A dad decides to get going from his long-time employer, gets going with class and some self-discovery, and now continues the self-discovery before landing (hopefully) his new career.
My approach to go get my new career reminds me of the full-court pressure defense run by the celebrated college basketball coach, Rick Pitino. He has led strong Louisville and Kentucky teams to NCAA Championships and an underdog Providence team to the NCAA Final Four.
I feel like an underdog now, looking for work that is more true to me but less familiar, and closer to my community and home. I’m trying to reach my career equivalent of the Final Four. My defense needs to be aggressive and relentless to prevail against a powerful opponent: An offensive five of Fear, Doubt, Complacency, Insecurity, and Excuses.
Here is my defensive five in my career-changing version of Pitino’s full-court press:
My immediate family had to be onboard with me leaving my long-time employer and starting anew. My wife said in no uncertain terms, “You have no choice.” Easy. One down. Next, getting the kids onboard (excluding my 3-year old daughter). My 15-year old son’s first comment was for me to stay with my firm, “Dad, suck it up.” I told him that I was doing it for him, to set a good example to go get what he wants in life. He came around. His teenage mind then just wanted to know if I could drive him all the way to school each morning during the transition. Sure. Two down. My 13-year old daughter read my goodbye note to my previous firm and gave me a warm, familiar smirk and an “atta-boy” pat on the back. Great. Three down. Just one more to go.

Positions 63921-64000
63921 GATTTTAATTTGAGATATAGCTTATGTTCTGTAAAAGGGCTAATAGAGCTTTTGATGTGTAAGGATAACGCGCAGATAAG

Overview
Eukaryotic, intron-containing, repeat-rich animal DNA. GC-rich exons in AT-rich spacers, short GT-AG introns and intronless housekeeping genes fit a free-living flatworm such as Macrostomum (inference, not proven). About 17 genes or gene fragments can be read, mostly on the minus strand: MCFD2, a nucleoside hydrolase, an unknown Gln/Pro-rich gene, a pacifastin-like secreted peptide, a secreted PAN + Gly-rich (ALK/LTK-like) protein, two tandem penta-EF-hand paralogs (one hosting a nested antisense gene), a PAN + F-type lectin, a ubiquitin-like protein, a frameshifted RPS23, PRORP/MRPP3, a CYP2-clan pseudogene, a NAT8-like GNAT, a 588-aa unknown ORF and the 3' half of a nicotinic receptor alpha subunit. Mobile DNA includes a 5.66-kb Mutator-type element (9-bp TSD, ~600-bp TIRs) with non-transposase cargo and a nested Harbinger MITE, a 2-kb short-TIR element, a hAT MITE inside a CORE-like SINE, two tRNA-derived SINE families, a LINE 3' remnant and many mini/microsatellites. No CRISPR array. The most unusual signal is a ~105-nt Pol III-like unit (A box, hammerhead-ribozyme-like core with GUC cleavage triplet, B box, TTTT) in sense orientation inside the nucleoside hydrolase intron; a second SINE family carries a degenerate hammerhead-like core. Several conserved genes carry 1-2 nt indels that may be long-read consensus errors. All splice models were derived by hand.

Have a Plan
Early on, I spoke to a friend about my situation and he immediately responded that I couldn’t have gotten here without masterful planning. Was that really true? For starters, I had a deadline already.
My 11-year old son said to me, “I just have one question. When do YOU think you’ll be working again?”
My still-corporate mind blurted out, “By end of first quarter.” He looked confused. I corrected myself, “I mean by March 31st.”
He then said very matter of fact, “Good. That’s what I thought too.” And he walked away.
So there it was, a line in the sand drawn by my son who had no idea. And, full support from my family, which just meant that no one was freaking out. Yet.
How else had I planned? I saved. Like auto-pilot, money went to retirement funds, college savings, and liquid savings for major purchases and to minimize debt. I started thinking in terms of net worth, which was healthy even if our income wasn’t right now. I got involved in my community: Coaching youth sports, joining our little league board, and initiating impactful events like an annual opening day celebration and community-based basketball clinics. At work, I focused on writing and other communications and led an employee resource network for working families. I really liked how these activities made me feel, and I wanted to feel that way all the time. Planning and self-discovery were happening all along. I finally had a trigger and time to think about it.